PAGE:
Effect of directed-spray glyphosate applications on survival and growth of planted oaks after three growing seasonsThis article is part of a larger document. View the larger document here.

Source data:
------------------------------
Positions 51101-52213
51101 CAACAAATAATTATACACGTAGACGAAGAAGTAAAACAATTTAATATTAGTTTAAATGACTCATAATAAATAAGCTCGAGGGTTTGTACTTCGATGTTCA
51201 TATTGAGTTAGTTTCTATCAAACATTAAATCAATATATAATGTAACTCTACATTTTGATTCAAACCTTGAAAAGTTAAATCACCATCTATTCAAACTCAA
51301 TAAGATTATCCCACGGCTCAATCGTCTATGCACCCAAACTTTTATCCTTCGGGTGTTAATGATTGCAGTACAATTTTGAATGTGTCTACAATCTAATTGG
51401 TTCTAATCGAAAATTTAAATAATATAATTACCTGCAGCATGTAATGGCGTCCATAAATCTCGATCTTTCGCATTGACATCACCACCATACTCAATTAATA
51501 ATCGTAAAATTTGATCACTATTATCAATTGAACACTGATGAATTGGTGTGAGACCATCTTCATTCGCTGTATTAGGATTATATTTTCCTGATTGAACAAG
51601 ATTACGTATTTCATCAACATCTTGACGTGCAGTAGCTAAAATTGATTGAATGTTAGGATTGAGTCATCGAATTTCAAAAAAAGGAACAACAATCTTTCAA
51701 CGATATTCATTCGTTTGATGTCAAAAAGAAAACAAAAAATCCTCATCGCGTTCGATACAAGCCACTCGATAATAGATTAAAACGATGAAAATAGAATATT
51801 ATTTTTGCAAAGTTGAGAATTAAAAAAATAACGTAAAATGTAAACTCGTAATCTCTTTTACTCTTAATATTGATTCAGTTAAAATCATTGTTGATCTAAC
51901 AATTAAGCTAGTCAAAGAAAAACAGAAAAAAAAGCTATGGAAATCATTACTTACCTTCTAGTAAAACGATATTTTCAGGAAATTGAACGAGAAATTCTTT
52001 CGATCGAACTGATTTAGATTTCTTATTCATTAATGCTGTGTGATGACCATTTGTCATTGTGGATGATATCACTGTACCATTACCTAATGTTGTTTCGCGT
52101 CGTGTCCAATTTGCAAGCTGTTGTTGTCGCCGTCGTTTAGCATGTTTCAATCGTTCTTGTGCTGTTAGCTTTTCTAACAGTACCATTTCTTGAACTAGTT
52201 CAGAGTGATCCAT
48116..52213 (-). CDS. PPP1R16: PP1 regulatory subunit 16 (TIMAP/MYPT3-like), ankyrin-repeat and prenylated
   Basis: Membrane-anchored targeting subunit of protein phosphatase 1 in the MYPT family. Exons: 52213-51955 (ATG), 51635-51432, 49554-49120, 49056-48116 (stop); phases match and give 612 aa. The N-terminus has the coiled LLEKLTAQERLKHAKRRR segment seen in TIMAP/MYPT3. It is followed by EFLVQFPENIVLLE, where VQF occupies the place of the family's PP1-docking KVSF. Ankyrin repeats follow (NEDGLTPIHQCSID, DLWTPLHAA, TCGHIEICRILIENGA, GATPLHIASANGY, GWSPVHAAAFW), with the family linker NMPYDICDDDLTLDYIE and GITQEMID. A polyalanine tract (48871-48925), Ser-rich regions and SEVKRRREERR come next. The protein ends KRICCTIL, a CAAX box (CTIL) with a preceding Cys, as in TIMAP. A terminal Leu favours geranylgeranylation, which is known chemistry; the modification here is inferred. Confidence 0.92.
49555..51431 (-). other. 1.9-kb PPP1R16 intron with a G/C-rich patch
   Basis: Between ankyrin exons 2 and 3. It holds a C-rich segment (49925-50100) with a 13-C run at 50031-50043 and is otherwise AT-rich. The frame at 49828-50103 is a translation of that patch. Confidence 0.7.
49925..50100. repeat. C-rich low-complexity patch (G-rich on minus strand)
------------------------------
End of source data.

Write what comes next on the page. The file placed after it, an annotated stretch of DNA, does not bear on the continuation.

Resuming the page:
Thousands of acres of oak (Quercus spp.) plantations are established across the South annually. Survival and growth of these plantings have been less than desirable. Several techniques have been utilized in attempts to achieve improved success in these areas. One such technique that has been recommended is the application of directed-spray herbicide treatments. In this study, 3,240 bare-root Nuttall oak (Q. nuttallii Palmer) and white oak (Q. alba L.) seedlings were planted in February 2005 on Malmaison Wildlife Management Area near Carrollton, MS. One-third of the seedlings were subjected to a pre-emergent Oust® XP application in March 2005. One-third of the seedlings were treated with a pre-emergent Oust® XP application in March 2005 and directed-spray glyphosate applications throughout the 2005 growing season. One-third of the seedlings were subjected to pre-emergent Oust® XP applications in March of 2005, 2006, and 2007, and received directed-spray glyphosate applications once a month during the growing season each year. The effect of repeated directed-spray applications was evaluated, and significant differences were noted. Multiple examples of adverse seedling conditions were observed in the 3-year directed-spray plots. Seedling survival and total height were appreciably lower in 3-year directedspray areas compared to nondirected-spray or 1-year directed-spray areas.